One of the top emailed stories this week on www.nytimes.com hits on a subject that affects many of the students in our classrooms here in DC Public Schools. How do we best help students who come in to our classrooms facing the effects of poverty? In the article entitled “Attention Disorder or Not, Pills to Help in School” Alan Schwarz explores the use of ADD and ADHD drugs to that end. The article focuses on low income families and their schools and doctors who are trying to help children succeed in school in an unconventional way. They are giving drugs to students who don’t necessarily have ADD and ADHD; they are treating the effects, not the root causes. One of the ideas is that the ADD and ADHD drugs are taking the place of individual focus by staff, because the price of fixing the causes of the issues (such as large class sizes, lack of resources, etc) is too high. These drugs come with many temporary side effects. Long-term effects are unknown.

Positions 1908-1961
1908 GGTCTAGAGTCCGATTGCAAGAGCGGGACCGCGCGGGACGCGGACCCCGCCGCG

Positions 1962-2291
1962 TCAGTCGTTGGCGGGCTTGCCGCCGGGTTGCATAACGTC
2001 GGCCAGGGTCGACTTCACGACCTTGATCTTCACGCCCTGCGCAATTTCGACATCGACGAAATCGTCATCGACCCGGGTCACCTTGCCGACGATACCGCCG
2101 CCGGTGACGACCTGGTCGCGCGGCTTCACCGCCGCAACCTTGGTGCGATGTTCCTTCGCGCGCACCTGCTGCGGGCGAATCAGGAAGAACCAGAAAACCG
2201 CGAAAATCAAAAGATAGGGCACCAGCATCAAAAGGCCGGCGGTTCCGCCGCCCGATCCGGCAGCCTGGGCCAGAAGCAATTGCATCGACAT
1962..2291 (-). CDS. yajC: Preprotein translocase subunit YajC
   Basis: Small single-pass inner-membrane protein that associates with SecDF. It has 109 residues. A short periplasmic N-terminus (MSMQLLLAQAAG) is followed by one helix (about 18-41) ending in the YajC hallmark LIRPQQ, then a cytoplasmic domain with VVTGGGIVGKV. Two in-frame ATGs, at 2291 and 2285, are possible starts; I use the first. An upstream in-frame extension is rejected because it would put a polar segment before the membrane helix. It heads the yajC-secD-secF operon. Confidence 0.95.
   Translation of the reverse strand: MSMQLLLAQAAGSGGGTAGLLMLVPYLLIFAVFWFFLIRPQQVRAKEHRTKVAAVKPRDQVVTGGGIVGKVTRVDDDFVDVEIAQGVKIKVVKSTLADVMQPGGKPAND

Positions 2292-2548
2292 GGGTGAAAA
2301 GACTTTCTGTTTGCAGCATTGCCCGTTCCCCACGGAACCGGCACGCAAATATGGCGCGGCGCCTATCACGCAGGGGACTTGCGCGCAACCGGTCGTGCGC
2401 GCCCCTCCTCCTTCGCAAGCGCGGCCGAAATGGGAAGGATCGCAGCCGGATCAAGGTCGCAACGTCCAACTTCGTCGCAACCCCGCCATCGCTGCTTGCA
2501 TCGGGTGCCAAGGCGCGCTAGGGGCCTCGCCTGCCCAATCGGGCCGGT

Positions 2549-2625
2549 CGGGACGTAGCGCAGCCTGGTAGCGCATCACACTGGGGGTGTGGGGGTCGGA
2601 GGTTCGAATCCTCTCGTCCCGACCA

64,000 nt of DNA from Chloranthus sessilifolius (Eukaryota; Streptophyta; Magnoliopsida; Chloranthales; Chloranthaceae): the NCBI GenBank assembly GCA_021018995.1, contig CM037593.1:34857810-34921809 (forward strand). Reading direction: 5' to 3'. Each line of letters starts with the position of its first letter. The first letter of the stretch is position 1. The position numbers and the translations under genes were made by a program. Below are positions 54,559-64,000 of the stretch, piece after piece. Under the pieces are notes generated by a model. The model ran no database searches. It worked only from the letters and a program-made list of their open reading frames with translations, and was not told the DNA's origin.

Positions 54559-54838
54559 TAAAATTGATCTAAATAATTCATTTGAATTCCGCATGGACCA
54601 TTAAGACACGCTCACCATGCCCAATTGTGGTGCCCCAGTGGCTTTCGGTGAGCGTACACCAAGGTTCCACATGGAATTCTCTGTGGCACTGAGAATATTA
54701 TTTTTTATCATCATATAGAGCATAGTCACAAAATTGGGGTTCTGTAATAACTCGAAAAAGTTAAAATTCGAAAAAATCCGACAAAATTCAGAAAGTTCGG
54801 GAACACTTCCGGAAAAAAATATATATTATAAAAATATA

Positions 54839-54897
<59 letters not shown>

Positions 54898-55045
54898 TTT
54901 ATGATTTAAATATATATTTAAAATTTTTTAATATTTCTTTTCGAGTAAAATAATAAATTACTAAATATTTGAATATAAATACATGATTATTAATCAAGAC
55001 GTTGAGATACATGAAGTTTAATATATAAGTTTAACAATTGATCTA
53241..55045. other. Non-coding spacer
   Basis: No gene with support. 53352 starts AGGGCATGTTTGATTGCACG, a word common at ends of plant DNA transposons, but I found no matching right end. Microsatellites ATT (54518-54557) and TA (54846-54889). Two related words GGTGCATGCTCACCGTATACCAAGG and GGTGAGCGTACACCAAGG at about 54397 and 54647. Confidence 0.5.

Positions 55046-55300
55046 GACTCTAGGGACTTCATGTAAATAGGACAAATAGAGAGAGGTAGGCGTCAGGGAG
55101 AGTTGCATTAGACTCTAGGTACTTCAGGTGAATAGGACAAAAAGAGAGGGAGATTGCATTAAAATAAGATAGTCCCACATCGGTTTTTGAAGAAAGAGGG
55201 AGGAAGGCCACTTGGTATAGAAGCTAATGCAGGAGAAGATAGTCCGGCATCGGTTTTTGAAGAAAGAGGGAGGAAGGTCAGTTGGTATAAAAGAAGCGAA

As a teacher, taking this approach is intriguing while being simultaneously appalling. This story says to me that those who are looking to education policy and funding to change children’s lives have started in the right place, but the need goes deeper. We need to look at all the ways children are affected by policy and ask questions like, does it really make sense to have Medicaid fund ADHD medication for four children, two of whom the parents admit have no need for it, or can we use that money to give parents workshops on better ways to help their children through these rough moments and to create a classroom environment that is more flexible and adaptable for students who learn differently and face the challenges of poverty? The whole child approach needs to reach its way up into policy.
Teacher, Francis-Stevens EC